Learning Moments

Discovering Those Learning Moments

Ever since my friend Ady Howes asked a question on Twitter under the hashtag #LoveCPD the role of reflection as part of our learning process has been very much at the forefront of my mind. It’s for that reason that I have interrupted my planned series of posts and want to reflect on reflective practice or discovering our learning moments.

Nowadays there is a great deal of emphasis placed on being our best self. Some of the techniques for accomplishing this are thousands of years old; they just have a new name. Reflective practice is the new term for the ancient process of trying to “know yourself” in order to transform your life through positive change.

The word reflective refers to reflection, or thinking about, certain areas of your life or events in your life and how they turned out. As the event is reflected upon, you are able to explore it in greater depth in order to learn lessons from your experience. As a result of what you learn, you can develop goals to improve your skills in that particular area and follow through with action steps to achieve your goals.

If you’ve been feeling “stuck” in your career or personal life, reflective practice could just be what you’re looking for to transform your life. Let’s look at how to get started.

Starting Reflective Practice

A good starting point is to keep a diary or journal. A small notebook that can be carried with you and/or a folder on your computer with various files you create can all help.

Next, it is important to understand the process of reflection in reflective practice. Reflection is an active process of observing your own experiences in order to evaluate how you were able to handle certain events or occurrences in your life. It is not intended to make you feel bad or beat yourself up over what did or didn’t happen. For each event you wish to explore, simply evaluate the situation in a calm manner to learn from it.

Some events will not require a great deal of analysis. Others might be worth digging deeper because you might spot a pattern or problem you weren’t aware of before.

Learning from Past Actions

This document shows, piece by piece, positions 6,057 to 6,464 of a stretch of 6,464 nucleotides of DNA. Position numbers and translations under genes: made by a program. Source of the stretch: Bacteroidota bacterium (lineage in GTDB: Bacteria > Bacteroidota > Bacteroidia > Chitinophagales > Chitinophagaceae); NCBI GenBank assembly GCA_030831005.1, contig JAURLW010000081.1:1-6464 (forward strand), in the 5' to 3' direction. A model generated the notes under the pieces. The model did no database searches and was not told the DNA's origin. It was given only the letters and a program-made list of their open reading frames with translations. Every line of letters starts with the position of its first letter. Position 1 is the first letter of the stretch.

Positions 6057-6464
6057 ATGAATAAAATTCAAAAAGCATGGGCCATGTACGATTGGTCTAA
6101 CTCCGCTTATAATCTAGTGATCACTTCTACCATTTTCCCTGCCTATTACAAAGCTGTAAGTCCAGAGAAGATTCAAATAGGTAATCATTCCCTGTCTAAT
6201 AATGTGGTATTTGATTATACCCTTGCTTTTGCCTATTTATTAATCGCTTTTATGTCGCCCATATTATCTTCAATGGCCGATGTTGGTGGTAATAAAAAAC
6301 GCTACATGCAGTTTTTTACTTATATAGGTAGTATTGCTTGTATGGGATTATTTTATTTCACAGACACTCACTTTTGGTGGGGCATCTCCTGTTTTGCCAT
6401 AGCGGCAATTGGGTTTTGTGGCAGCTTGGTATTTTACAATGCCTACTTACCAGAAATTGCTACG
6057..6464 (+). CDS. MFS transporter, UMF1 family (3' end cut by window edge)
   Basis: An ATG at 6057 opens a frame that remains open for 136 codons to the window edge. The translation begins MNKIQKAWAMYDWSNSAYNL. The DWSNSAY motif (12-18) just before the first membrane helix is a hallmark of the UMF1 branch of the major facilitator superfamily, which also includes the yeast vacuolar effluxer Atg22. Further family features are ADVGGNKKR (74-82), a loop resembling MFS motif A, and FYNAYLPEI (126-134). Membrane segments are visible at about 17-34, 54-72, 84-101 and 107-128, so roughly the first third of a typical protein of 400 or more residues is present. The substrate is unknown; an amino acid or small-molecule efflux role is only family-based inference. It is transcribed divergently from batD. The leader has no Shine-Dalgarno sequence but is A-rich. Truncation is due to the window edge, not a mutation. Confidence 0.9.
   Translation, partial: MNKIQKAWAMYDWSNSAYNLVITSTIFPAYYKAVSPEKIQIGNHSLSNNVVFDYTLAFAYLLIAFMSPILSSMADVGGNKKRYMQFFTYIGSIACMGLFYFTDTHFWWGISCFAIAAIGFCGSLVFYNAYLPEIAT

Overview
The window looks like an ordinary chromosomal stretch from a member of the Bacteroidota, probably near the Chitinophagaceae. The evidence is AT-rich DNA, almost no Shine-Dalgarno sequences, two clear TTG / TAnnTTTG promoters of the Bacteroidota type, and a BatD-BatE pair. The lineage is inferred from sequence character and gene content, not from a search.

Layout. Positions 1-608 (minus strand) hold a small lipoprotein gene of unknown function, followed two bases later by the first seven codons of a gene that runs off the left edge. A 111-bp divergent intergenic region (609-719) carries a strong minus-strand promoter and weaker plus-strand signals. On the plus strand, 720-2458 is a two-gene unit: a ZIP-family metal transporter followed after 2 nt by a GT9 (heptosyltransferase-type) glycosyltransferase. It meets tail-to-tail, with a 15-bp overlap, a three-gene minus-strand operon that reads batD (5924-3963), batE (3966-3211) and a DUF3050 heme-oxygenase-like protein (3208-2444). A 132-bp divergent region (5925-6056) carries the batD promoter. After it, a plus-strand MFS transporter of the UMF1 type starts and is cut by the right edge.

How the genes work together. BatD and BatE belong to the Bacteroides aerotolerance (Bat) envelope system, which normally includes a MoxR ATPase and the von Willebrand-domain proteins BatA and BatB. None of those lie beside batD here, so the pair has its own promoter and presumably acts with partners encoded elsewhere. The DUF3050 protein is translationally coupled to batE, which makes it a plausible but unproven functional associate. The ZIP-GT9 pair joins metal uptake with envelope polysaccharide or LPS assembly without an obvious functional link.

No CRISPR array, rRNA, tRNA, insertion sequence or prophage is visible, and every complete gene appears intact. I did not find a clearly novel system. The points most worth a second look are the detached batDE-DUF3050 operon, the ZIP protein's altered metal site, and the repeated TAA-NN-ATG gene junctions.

A lot of us can be negative and pessimistic. Our negative self-talk tells us we are a “loser” or failure. Reflective practice can help transform you into a winner by cutting the cord of negativity and setting you on a path to personal transformation.

The secret of successful reflective practice is to learn how to look at your actions and experiences without being quick to judge them. It also means taking the time to examine them – rather than just rush to the next thing on your to-do list without learning any lessons from what you’ve said, accomplished, or tried to do.

Through examination, we learn more about ourselves, and in that process of learning, we open ourselves up to a range of new possibilities. Through learning from experience, we can become even more successful in our personal and professional lives.

Learning Moments

We’ve all done it. Repeated the same mistake at least twice. Had a “disaster” in terms of our work life or personal life, such as the loss of a job or the (bad) breakup of a relationship. When this happens, have you:

  1. Stuck your head in the sand and just ignored what was happening?
  2. Blamed others for what happened?
  3. Or did you sit down to reflect on what happened to see what lessons you could learn from it?

Chances are that like many others, you’ve done 1 and 2 most of the time up until this point in your life. With reflective practice, it is time to begin doing #3 regularly.

You can start small and then work your way up to the bigger issues as and when you need to. You can start your journal with something that happened today in your work or personal life, and reflect on how it went.

For example, did you have to give a PowerPoint presentation at a meeting today? How did it go? Were you prepared? Were there any technical or other issues that cropped up? If so, how did you handle them?

Maybe you talked to a family member on the phone and things got a little out of hand. What happened? Were there any things you could have done or said differently?

We hate it when things don’t go well at work or we argue with the people we care about. Often, though, these are some of the best “learning moments” that can highlight areas of our life we need to work on in order to be our best self. Once you have evaluated the event, think about what lessons you’ve learned and how you can do better next time.

In relation to the presentation, it might be:

  • Get to the room earlier to set up better
  • Conduct a practice run using the equipment to avoid technical glitches
  • Make the lettering on the slides bigger so everyone at the back could also see clearly

In relation to the phone call with the family member:

  • Don’t mention topic X
  • Avoid the blame game
  • Change the subject if they start going on at you about Y or Z
  • Remind them you are an adult and while you appreciate their input and caring, you’ve already discussed the issue at least once and don’t need to again.

These are just a few examples. You should be able to come up with many of your own, relevant to your personal circumstances, once you start on the path of reflective practice.

In subsequent posts I will delve a little deeper into this.

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